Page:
The gravesites of more than 170 Jews were vandalized at a cemetery in University City, Mo., sometime over the weekend.
A groundskeeper arrived Sunday morning to find gravestones overturned across a wide section of the cemetery, the oldest section as it happens, bearing the remains of Jews who died between the late 1800s and the mid-20th century, Anita Feigenbaum, director of the Chesed Shel Emeth Society, told The Washington Post in a phone interview.
She called it a “horrific act of cowardice,” beyond anything the cemetery had experienced in the past.
University City, a section of St. Louis, is named for its proximity to Washington University.
The cemetery was founded by the Russian Jewish community in St. Louis “to aid all Jews who needed burial whether they had the money or not. To this day that’s what we do. We are not for profit. We help in this horrible time in a person’s life.”
Feigenbaum had not completed counting the number of damaged stones Monday evening but during the day said she had found more than 170. The cemetery holds the remains of more than 20,000, she estimated.
She said she was getting an “outpouring of support from across the United States” with people volunteering to help with repairs and was deeply appreciative. University City police said they were investigating.
On Monday, the Anti-Defamation League reported a wave of bomb threats directed against Jewish Community Centers in multiple states, the fourth series of such threats since the beginning of the year, it said.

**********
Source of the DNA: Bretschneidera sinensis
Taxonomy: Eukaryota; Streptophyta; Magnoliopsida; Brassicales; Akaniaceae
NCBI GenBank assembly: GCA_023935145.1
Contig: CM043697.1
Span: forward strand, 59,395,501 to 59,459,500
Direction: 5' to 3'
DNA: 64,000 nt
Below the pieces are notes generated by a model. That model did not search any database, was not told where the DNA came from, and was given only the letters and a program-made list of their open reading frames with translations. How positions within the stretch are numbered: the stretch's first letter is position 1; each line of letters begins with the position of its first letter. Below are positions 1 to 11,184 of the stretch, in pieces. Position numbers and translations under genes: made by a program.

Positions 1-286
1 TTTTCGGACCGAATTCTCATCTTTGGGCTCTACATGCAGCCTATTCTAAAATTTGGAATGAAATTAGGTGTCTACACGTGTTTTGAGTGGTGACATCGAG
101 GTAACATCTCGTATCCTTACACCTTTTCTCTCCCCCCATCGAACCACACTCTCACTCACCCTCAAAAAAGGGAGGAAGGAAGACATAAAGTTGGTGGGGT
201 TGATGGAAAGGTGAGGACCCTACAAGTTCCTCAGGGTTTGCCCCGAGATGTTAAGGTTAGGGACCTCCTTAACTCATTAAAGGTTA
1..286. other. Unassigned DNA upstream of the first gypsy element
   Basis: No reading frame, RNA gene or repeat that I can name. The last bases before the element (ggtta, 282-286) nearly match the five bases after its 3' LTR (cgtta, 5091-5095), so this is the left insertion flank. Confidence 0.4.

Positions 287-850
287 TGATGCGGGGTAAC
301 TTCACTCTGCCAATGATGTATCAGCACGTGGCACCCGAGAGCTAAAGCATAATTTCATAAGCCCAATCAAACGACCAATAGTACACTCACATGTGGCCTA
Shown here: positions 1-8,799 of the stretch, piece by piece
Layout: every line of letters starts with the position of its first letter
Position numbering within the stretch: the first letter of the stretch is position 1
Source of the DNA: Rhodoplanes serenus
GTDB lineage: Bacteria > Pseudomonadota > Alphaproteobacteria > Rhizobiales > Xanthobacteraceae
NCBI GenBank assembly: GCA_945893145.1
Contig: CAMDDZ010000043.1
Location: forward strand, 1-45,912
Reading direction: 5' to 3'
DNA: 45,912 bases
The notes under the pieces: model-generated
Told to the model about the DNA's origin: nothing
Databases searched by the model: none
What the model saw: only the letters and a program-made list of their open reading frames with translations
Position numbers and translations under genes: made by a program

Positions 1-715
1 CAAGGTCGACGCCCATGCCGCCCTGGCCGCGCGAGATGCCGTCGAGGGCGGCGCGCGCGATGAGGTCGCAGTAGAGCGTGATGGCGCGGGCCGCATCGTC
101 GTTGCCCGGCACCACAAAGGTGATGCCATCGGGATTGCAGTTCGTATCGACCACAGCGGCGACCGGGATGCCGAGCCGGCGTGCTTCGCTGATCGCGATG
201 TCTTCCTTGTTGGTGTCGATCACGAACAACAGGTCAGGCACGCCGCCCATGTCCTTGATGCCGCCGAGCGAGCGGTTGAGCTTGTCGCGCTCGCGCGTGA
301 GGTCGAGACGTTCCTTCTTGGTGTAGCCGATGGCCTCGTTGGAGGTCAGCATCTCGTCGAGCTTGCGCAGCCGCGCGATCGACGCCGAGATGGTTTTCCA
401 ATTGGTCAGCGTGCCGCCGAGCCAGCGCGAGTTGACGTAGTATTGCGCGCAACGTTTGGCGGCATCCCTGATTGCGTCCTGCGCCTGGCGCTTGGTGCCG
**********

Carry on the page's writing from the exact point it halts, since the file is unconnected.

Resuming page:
“While ADL does not have any information at this time to indicate the presence of any actual bombs at the institutions threatened, the threats themselves are alarming, disruptive and must always be taken seriously.”
Responding to an inquiry from NBC News about the threats, the White House issued a statement saying “Hatred and hate-motivated violence of any kind have no place in a country founded on the promise of individual freedom. The President has made it abundantly clear that these actions are unacceptable.”[...]
The exchanges were noteworthy in part because of President Trump’s unusual response at a news conference Friday to a question about the rise in anti-Semitic incidents around the country. Rather than condemning them, Trump responded by talking about his electoral college victory, describing the question as unfair.